Council modifies food truck ordinance after residents speak out

Facebook / Paola Farmers Market

The DoNutty Professors food truck previously has been set up on the southeast corner of Park Square during the Paola Farmers Market.

PAOLA — Paola City Council members recently approved an ordinance regulating food trucks, but not before modifying it after listening to multiple food truck operators voice their opinions.

It was a packed house during the May 14 council meeting at the Paola Justice Center, with many of those in attendance wanting to comment on a proposed ordinance regulating the operation of food trucks.

The ordinance offers the city’s Parking Lot No. 1 off the northwest corner of Park Square as a public location that food trucks could set up at on Saturdays, Sundays and Mondays. This would be in addition to private property, where they already are allowed to operate with the property owner’s permission.

Food truck vendors also would be required to acquire a city license to operate at a cost of $25 per day or $250 per year.

Before voting on the proposed ordinance, council members allowed members of the public to speak.

Renee Bowman, who operates the Bull Creek BBQ food truck in town with her husband Justin, asked the council members to allow food trucks to be on Park Square during the Paola Farmers Market.

Renee is part of the Discover Historic Paola group that is preparing to take over organization of the Paola Farmers Market, and she said a food truck would give both vendors and customers easy access to food during the market without having to leave the Square.

Mayor Artie Stuteville expressed concerns about parking on the Square being taken up by food trucks. Councilman Dave Smail also said allowing food trucks at the farmers market could open the door to having them on the Square at other times, which is a concern of his.

Renee said she and the other members of her group would be happy to limit the number of food trucks at the market and ensure that the trucks are only on the Square during the hours of the farmers market, which are 7:30 a.m. to 2 p.m.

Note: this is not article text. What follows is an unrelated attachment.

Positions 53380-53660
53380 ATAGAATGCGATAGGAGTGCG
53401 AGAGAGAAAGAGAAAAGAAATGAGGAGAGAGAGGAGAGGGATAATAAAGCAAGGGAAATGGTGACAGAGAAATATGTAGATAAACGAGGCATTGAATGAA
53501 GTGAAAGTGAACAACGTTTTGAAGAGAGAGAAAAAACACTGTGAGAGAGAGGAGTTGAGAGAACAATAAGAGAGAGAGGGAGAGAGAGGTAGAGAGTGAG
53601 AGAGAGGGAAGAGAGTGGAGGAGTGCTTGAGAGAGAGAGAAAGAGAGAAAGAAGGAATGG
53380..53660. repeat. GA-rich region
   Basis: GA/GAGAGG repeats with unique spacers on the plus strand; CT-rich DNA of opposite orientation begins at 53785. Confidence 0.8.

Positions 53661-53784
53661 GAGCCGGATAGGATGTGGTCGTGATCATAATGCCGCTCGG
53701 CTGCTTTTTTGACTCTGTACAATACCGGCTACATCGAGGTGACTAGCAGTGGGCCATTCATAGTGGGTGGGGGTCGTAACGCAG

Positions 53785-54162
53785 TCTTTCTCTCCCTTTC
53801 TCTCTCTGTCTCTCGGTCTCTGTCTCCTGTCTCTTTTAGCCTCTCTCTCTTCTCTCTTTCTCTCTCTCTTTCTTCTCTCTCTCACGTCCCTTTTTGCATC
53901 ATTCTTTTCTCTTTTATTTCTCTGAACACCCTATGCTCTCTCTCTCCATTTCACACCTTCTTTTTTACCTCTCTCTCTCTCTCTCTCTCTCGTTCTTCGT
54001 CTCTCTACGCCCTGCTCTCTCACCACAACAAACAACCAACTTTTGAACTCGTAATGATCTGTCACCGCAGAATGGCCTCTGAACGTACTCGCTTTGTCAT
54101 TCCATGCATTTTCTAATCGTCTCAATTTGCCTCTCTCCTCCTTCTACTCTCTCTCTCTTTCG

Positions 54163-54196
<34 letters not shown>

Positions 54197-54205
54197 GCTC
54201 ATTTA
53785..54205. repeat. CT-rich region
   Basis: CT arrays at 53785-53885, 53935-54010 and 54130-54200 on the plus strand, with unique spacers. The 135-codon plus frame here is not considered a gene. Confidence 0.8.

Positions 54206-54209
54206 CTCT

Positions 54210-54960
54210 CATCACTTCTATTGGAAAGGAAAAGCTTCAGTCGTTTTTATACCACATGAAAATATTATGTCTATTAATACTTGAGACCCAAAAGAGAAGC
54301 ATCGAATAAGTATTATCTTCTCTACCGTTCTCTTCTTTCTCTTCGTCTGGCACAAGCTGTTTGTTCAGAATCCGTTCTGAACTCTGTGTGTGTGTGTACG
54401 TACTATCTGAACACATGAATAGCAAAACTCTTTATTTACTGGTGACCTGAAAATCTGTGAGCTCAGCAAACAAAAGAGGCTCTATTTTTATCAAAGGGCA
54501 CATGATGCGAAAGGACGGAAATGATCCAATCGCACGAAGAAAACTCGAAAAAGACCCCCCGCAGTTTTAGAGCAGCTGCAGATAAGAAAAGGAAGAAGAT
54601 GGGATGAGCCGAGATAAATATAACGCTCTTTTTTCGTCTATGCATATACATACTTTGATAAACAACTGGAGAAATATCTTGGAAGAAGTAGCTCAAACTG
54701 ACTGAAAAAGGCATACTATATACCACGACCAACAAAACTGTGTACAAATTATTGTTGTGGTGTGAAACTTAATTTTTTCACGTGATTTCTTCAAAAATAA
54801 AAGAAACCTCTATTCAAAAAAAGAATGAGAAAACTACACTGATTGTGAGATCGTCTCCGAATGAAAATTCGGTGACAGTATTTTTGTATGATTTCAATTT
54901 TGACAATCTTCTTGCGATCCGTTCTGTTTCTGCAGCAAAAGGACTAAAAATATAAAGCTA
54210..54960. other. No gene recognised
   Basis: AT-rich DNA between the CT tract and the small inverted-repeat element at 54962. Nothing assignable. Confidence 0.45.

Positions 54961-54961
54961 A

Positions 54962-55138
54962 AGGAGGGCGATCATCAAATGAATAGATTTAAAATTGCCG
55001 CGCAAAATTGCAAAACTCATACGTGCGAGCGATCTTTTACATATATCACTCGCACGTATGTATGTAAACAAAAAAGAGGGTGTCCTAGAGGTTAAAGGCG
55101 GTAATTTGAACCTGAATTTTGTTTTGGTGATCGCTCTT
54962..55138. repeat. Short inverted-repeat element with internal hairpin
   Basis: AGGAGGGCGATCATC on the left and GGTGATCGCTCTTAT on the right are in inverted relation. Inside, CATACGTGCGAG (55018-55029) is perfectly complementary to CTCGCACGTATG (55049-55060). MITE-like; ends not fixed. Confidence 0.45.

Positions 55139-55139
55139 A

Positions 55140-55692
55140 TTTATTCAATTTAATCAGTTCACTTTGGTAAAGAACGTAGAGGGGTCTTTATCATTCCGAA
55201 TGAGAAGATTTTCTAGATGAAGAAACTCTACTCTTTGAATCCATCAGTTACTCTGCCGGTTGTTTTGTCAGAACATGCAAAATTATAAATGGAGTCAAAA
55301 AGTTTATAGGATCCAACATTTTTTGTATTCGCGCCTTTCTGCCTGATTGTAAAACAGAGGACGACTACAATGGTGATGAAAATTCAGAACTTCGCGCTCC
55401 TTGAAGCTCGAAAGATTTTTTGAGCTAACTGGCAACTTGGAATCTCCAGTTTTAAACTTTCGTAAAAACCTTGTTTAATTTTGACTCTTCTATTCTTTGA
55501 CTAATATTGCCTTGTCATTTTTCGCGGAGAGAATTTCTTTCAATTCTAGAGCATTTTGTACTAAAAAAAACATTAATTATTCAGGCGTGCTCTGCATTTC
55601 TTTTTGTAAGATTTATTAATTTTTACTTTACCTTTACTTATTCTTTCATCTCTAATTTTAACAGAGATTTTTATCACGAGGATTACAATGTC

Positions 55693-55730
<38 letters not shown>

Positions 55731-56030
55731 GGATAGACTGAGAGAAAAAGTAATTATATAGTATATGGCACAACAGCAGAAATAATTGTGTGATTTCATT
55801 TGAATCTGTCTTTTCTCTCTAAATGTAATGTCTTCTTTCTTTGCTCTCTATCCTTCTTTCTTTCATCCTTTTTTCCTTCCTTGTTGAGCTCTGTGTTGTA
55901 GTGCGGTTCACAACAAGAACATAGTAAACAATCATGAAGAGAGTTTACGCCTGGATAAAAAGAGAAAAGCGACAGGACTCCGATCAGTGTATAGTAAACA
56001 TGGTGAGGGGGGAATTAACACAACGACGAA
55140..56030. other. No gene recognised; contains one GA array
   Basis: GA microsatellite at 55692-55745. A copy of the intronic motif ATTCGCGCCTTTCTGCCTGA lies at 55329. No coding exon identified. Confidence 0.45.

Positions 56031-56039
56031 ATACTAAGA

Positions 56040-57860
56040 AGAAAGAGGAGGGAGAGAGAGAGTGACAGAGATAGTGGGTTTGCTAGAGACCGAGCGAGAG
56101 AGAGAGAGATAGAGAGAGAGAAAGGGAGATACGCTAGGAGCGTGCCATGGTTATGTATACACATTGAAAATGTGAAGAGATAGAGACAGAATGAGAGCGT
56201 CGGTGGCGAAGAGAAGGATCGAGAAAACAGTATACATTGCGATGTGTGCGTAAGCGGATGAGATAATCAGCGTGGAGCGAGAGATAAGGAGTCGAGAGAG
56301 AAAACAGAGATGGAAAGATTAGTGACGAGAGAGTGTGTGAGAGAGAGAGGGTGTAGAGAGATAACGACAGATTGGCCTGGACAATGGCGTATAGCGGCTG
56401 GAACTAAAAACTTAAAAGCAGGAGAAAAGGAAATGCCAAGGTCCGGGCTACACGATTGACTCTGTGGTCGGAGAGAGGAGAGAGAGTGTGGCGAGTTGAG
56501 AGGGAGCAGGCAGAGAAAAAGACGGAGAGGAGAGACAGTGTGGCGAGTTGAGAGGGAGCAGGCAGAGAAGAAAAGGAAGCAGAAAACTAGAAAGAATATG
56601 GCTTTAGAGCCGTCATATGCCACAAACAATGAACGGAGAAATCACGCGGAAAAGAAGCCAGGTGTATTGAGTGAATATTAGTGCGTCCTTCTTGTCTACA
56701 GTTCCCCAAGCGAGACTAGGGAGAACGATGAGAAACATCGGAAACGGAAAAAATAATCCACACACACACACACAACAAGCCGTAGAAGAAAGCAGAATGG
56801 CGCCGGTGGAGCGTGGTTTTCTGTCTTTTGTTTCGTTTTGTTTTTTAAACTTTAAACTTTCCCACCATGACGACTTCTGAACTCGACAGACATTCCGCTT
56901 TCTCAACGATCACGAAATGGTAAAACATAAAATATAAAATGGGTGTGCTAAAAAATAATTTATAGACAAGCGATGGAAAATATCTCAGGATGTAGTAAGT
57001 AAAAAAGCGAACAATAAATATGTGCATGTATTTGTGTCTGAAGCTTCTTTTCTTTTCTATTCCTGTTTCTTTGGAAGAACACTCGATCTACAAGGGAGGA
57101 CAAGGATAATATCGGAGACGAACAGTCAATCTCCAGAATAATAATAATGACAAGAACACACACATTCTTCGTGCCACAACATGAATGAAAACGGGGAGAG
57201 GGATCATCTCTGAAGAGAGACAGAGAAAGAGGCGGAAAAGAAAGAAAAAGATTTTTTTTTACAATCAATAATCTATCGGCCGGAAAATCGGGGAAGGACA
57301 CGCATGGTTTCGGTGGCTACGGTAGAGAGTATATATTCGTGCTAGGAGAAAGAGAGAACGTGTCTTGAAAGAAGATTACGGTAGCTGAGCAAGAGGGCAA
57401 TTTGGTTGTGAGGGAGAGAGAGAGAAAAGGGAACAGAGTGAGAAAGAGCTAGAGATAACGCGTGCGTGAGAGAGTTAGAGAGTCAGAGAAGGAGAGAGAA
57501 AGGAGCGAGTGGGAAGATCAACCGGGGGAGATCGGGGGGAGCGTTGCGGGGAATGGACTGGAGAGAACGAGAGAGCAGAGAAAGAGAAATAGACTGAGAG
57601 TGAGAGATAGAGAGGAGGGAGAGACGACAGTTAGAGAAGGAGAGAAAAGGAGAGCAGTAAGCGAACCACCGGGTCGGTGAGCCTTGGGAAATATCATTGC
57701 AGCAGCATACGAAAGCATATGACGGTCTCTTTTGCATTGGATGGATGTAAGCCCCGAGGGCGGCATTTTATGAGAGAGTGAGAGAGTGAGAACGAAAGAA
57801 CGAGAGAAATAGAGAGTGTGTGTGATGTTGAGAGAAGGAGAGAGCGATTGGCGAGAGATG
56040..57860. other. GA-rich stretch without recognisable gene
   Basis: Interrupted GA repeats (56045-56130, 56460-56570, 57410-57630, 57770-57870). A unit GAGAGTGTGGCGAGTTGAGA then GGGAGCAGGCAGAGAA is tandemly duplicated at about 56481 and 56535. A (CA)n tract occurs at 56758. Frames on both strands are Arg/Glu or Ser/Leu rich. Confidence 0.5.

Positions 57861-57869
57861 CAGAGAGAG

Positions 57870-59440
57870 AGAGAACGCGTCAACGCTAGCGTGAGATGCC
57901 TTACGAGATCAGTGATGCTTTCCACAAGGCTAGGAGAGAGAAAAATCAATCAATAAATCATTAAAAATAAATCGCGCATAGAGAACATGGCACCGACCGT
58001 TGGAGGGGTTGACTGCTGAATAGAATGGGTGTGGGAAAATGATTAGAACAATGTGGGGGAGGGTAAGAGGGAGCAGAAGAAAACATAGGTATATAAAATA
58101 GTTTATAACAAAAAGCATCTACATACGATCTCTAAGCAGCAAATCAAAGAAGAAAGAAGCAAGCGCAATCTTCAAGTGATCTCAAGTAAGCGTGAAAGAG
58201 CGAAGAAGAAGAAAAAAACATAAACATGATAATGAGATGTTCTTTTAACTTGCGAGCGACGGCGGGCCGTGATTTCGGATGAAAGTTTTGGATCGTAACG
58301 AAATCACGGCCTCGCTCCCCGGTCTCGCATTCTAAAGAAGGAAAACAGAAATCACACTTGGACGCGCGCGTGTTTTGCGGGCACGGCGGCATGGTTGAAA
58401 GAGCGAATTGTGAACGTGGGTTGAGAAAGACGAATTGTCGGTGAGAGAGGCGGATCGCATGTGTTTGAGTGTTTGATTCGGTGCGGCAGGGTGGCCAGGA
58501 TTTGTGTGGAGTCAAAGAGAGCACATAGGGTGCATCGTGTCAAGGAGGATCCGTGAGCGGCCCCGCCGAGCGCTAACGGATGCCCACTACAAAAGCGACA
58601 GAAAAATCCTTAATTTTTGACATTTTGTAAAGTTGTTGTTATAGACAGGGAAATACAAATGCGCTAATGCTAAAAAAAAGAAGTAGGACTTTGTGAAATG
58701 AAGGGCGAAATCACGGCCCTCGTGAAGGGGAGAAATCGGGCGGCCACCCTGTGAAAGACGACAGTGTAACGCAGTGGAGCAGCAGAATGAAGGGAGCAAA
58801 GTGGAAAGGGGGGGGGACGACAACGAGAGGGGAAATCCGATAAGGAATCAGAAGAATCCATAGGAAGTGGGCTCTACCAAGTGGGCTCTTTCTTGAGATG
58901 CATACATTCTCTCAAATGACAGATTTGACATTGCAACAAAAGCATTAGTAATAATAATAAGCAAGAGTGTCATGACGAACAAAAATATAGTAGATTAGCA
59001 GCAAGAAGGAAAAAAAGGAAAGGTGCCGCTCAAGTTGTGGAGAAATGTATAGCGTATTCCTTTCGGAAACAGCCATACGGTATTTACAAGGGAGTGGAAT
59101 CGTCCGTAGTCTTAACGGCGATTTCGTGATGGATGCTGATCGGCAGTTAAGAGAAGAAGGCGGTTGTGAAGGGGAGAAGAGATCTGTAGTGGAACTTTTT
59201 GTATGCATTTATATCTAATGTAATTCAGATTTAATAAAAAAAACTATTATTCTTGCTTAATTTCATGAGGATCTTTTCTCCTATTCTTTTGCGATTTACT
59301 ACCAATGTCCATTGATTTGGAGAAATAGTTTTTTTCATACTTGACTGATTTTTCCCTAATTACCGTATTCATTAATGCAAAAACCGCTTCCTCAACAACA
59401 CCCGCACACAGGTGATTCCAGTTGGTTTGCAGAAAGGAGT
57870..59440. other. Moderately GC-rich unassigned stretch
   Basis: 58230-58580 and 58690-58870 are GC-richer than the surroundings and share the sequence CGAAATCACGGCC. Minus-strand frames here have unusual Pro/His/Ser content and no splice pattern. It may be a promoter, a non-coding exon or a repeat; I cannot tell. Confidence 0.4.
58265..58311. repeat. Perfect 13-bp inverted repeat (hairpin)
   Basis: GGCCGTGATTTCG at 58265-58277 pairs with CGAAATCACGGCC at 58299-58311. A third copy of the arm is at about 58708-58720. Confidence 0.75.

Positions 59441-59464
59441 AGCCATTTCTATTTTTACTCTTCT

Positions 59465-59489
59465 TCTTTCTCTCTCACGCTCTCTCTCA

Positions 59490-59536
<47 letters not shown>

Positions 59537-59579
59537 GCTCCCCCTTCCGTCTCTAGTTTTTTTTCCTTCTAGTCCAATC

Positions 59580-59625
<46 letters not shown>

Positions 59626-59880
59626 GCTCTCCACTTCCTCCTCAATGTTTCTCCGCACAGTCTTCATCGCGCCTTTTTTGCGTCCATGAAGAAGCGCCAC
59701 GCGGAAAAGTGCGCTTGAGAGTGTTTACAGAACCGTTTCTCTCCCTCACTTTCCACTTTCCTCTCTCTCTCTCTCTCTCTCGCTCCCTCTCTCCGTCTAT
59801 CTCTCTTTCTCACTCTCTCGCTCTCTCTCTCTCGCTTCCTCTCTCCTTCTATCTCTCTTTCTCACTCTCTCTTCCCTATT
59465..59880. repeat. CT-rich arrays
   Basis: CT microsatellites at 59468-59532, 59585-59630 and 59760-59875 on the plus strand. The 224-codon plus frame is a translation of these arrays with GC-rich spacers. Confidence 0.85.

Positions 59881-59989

Bobby Knudson of JK Custom Communications said he went around the Square and surveyed business owners, and more than 90 percent said they are in favor of food trucks being allowed on the Square during the farmers market.

Kenny Birkholz said he operates food trucks in a variety of different states, and he is planning a food truck rally to take place soon on the allotted city parking lot. His original plan, though, was to have the rally on the Square, but he was told by city officials that wasn’t an option.

“I still think a Friday night food truck rally on the Square would be great,” Birkholz said.

City Clerk Dan Droste cautioned the council about allowing food trucks on the Square during times that could conflict with other events, such as weddings taking place at Town Square.

Birkholz started operating food trucks more than 20 years ago at the Roots Festival in Paola, and Roots and the Paola Heartland Car Show are two of the exceptions listed in the ordinance in which food trucks would be allowed.

After listening to the people speak during the May 14 meeting, the council members agreed to modify the ordinance to add the Paola Farmers Market as another exception. Only one food truck will be allowed, though, each Saturday during the market, according to the modified ordinance, which was unanimously approved.

The council members also asked that the food truck be parked on the southeast corner of the Square, where the DoNutty Professors food truck has been previously set up.

Renee and her fellow group members agreed that would be acceptable, and they said they would make sure to handle the application process for the farmers market food truck vendor each week.

Renee was originally planning to set up the Bull Creek BBQ food truck in the allotted city parking lot for the opening of the farmers market Saturday, May 18, to sell farm fresh eggs from Rocking Goat Farms, but she was asked during the meeting to wait until the ordinance becomes official after publication in the May 22 edition of The Miami County Republic.

Editor and Publisher Brian McCauley can be reached at (913) 294-2311 or

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